Craik is one of a few Furniture Row Racing veterans who joined IndyCar teams since last year. A few others remained in Denver to work at team owner Barney Visser’s machine shop. But many naturally decamped for North Carolina.

“Honestly I don’t know that many people in Denver anymore because they all moved,” Craik said. “I didn’t have time to go and make friends because we all had each other.”

The camaraderie was a hallmark of the success for Truex’s No. 78, which won the 2017 championship and made the title round in three of four seasons. Craik said a key to the tight-knit group’s success was putting the finishing touches on chassis supplied by other teams (first Richard Childress Racing, then JGR).

“The cakes were baked, and we were putting icing on the cake,” Craik said. “We obviously were heavily sim based and relied on that a lot. We just had a good group. We just wanted to win. I think everybody does, but we were a bit of a ragtag group of guys.

“We had a lot of fun. We just got along well. Everybody was pushing in the same direction. There wasn’t a bad egg amongst them.”

He remains in touch with many of them. Team owner Barney Visser attended a Denver wedding reception in January for Craik (he was married in Australia last December to Abby, who is pictured above during a visit to IMS).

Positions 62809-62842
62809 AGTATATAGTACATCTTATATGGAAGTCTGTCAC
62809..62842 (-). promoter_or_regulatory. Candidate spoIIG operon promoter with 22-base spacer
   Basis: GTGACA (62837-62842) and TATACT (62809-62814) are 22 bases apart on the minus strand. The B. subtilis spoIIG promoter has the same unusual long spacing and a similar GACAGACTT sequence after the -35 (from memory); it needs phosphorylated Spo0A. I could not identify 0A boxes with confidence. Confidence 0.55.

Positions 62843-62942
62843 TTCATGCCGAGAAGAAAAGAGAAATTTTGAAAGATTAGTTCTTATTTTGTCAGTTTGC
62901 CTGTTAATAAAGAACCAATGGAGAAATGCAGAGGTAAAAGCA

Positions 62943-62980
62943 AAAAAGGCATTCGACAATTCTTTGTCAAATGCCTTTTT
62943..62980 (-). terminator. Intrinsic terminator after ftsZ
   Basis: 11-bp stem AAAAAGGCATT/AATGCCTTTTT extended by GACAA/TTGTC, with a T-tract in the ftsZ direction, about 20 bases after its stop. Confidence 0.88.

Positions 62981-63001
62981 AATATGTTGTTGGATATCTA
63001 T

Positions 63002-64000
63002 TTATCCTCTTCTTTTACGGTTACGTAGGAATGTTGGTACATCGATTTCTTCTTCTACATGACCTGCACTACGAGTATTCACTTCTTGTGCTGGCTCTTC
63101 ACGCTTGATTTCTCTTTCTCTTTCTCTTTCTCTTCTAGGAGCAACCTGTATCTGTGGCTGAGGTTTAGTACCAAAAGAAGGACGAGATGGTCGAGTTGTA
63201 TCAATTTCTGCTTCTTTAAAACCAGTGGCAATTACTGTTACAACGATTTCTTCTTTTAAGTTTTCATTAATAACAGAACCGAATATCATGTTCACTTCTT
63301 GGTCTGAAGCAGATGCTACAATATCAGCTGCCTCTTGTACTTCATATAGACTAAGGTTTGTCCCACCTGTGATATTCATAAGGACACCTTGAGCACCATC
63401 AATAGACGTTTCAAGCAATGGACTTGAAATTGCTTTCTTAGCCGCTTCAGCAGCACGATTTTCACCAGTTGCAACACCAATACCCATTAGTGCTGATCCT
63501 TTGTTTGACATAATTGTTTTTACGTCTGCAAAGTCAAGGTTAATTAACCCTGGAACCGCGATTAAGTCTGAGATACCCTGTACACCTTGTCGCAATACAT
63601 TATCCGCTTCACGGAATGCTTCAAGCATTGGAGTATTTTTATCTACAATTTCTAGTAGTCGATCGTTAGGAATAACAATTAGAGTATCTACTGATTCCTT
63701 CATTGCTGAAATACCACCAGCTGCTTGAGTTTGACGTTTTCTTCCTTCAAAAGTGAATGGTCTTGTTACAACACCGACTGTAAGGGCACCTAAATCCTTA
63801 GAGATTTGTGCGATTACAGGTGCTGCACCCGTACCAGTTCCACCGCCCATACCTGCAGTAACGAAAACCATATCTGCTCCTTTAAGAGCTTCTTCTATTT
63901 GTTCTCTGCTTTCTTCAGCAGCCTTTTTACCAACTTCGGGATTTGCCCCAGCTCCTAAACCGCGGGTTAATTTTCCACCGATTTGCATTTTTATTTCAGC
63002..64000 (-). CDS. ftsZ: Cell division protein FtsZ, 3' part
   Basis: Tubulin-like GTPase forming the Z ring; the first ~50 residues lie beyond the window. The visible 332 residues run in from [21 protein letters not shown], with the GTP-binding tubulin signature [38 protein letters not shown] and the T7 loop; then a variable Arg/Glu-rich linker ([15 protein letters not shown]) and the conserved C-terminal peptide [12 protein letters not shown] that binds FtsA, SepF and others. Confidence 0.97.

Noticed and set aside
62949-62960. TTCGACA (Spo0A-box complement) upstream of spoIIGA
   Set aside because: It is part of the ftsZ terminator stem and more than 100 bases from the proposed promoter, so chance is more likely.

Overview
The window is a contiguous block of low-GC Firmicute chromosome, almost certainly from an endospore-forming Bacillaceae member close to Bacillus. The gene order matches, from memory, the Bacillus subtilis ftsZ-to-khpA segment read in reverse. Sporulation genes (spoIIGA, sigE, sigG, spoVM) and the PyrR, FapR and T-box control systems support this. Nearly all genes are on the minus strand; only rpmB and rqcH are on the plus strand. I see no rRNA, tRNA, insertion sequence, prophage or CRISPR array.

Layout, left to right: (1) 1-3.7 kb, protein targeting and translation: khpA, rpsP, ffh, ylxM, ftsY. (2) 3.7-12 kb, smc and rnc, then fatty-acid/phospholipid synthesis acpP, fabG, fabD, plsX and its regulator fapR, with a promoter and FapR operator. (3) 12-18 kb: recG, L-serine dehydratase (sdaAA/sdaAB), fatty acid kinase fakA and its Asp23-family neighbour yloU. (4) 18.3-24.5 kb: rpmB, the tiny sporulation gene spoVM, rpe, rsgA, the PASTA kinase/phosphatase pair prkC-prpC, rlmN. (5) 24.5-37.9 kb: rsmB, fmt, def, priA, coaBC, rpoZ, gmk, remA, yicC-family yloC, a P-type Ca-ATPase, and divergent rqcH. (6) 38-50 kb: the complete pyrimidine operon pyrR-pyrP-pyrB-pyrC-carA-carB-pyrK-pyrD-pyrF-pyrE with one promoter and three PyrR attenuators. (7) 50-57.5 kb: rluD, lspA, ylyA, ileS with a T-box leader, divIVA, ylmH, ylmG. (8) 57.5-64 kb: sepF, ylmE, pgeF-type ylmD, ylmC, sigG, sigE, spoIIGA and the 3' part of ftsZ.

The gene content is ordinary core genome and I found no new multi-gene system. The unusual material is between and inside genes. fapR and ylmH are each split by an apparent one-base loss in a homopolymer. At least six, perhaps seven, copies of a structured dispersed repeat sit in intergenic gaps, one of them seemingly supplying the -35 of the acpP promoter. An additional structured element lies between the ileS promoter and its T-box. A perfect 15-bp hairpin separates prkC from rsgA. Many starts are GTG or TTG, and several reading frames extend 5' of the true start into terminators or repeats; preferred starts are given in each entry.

“Barney was putting in a lot of his own money, having health issues and wanted to spend more time with his family, so I get it,” Craik said about Visser’s decision to walk away from NASCAR. “Hey, I wouldn’t want to spend that money myself, so I totally get it.

“It was a good time, but the time’s over. You’re not going to get it back, so there’s no point in looking back on it and wishing it still was.”

The bonds from that team remain strong, though, particularly with Pearn and James Small, a fellow Australian who helped recruit Craik to Furniture Row but went to the No. 19 this season.

“We all still get along,” Craik said. “There’s no hard feelings about it at all. I think everybody’s ended up in good positions otherwise, whether it’s in Colorado not in racing, or in racing. Some people didn’t want to move, but it ended up that way. I feel really fortunate I didn’t have to move, and I get reminded of that by James and Cole every day.

“They text me and are like, ‘Man, you really got a good deal.’ I’m like, ‘Yeah, I did.’ ”

Martin Truex Jr. holds off Joey Logano in late shootout to win Coca-Cola 600

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It was NASCAR’s longest race of the year, but it wound up being a five-lap shootout won by Martin Truex Jr. that decided Sunday’s Coca-Cola 600 at Charlotte Motor Speedway.